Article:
The International Monetary Fund (IMF) has affirmed Ghana’s strong growth projections this year, forecasting growth to rebound to 4.7 percent in 2021, supported by a strong cocoa season and mining and services activity. The current forecast as outlined in the Fund’s recent 2021 Article IV Consultation with Ghana in July 2021 is lower than the 4.8 percent forecasted in the previous review in May 2021.
“An economic recovery is underway. Growth is expected to rebound to 4.7 percent in 2021, supported by a strong cocoa season and mining and services activity, and inflation remaining within the Bank of Ghana target”.
Moreover, with a growth of 0.4 percent last year, the IMF forecasts the economy to further strengthen to 6.2 percent in 2022. This is higher than the 5.0 percent projected by the Bank of Ghana.
Also, the IMF expects the measures outlined in the 2021 Budget Statement to support a decline in the country’s fiscal deficit beginning 2021. The Fund also noted that inflation will remain within the Bank of Ghana target, projected to end the year at 8.9 percent.
“The current account deficit is projected to improve to 2.2 percent of GDP, supported by a pickup in oil prices, and gross international reserves are expected to remain stable. The 2021 budget envisages a fiscal deficit of 13.9 percent of GDP in 2021, including energy and financial sector costs, and a gradual medium-term fiscal adjustment which would support a decline in public debt starting in 2024”.
Risks to the Outlook
Despite the positive outlook, the IMF highlighted that several risk factors exist, casting “significant uncertainty” on the recovery. The Fund expects the new pandemic waves and risks associated with large financing needs and rising debt vulnerabilities to pose major risks to the outlook.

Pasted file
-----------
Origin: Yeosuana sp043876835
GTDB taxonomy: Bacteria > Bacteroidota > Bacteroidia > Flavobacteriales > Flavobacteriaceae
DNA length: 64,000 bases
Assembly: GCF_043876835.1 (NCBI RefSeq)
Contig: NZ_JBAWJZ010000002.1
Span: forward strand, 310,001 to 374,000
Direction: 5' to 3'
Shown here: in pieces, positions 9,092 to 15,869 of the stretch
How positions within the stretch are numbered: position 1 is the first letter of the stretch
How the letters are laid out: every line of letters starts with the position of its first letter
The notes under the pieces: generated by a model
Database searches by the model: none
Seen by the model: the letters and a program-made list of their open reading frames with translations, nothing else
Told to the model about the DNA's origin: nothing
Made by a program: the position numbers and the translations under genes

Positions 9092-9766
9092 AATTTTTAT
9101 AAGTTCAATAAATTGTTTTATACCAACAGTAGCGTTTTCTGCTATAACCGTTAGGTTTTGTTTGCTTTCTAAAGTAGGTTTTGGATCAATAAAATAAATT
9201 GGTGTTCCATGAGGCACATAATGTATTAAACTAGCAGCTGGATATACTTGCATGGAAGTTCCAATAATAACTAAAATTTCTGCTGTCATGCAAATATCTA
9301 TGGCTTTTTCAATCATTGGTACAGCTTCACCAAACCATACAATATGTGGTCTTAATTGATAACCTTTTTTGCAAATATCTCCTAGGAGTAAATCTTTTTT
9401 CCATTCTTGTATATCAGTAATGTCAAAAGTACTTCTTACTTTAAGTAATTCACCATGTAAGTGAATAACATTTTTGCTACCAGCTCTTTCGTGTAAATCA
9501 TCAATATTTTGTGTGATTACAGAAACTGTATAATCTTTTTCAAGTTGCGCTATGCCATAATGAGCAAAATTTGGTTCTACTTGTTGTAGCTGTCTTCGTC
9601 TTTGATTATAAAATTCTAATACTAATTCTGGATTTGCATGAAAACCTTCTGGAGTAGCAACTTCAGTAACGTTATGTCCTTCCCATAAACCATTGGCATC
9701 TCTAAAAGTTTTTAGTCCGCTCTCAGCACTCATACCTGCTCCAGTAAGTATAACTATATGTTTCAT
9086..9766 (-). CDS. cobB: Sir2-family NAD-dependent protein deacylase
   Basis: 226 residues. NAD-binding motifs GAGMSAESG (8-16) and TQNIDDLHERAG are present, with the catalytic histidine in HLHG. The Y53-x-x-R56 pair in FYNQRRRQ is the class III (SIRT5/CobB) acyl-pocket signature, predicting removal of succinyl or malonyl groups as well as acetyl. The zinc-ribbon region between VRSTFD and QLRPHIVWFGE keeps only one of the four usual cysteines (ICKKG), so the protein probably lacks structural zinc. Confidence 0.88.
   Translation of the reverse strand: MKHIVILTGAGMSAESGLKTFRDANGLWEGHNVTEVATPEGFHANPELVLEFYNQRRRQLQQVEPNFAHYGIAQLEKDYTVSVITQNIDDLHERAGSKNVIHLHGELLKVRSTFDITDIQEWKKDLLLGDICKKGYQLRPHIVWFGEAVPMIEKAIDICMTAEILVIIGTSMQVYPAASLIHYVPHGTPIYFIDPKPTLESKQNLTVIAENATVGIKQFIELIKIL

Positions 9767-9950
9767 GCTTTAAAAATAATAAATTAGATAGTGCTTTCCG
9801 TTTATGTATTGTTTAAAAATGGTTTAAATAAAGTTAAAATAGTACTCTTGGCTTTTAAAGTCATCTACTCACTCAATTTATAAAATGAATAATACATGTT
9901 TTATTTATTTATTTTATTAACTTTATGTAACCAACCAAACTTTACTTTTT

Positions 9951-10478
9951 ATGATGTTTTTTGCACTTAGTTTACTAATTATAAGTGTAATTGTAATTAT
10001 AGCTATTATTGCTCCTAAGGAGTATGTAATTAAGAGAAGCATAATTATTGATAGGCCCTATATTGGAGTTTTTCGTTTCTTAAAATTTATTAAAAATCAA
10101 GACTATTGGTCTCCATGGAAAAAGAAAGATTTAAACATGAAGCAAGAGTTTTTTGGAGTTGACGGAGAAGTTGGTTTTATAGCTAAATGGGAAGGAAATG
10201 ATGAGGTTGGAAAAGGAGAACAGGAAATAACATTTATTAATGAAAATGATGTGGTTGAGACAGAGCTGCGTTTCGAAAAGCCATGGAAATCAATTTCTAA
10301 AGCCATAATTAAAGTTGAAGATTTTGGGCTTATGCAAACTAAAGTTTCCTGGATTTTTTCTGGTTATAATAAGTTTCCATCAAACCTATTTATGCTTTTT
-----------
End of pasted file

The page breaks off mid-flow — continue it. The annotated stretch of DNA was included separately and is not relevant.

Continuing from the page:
With regards to the rising debt stock, the Fund expects the country’s gross public stock to increase to 83.5 percent of GDP in 2021 from 78.9 percent recorded last year. Furthermore, the IMF expects the debt to further increase to 84.9 percent of the country’s GDP in 2022. Meanwhile, available data from the Bank of Ghana show that Ghana’s debt stock currently stands at GH¢304.6 billion at the end of March 2021, representing 70.2 percent of GDP.
A country’s ability to generate revenues makes it possible to finance investments in human capital, infrastructure, and the provision of services for citizens and businesses. However, revenue mobilization in Ghana has been low. However, the IMF expects Ghana’s revenue mobilization to improve this year to 14.9 percent of GDP from 12.9 percent recorded in 2020. Revenue-to-GDP ratio is further forecasted to rise to 15 percent in 2022, the ideal threshold for most developing countries.
Earlier in July 2021, Ghana’s Finance Minister, Ken Ofori-Atta, stated that government is aiming at using digitization to double its tax revenue mobilization in the next three years to about 28% of the country’s Gross Domestic Product.
Whilst the government, through its fiscal policy measures, and the GRA’s resolve to digitize its tax collection are key to efficient revenue mobilization, government needs to do more to sustain and even improve on its revenue mobilization drive.
The government must ensure that the tax system is fair and equitable whilst ensuring increased revenue mobilization, sustainable growth, and reduced compliance costs. Regressive taxes will rather worsen the plights of the poor and vulnerable in society.
According to the World Bank, Fairness considerations includethe relative taxation of the poor and the rich; corporate and individual taxpayers; cities and rural areas; formal and informal sectors, labor and investment income; and the older and the younger generations.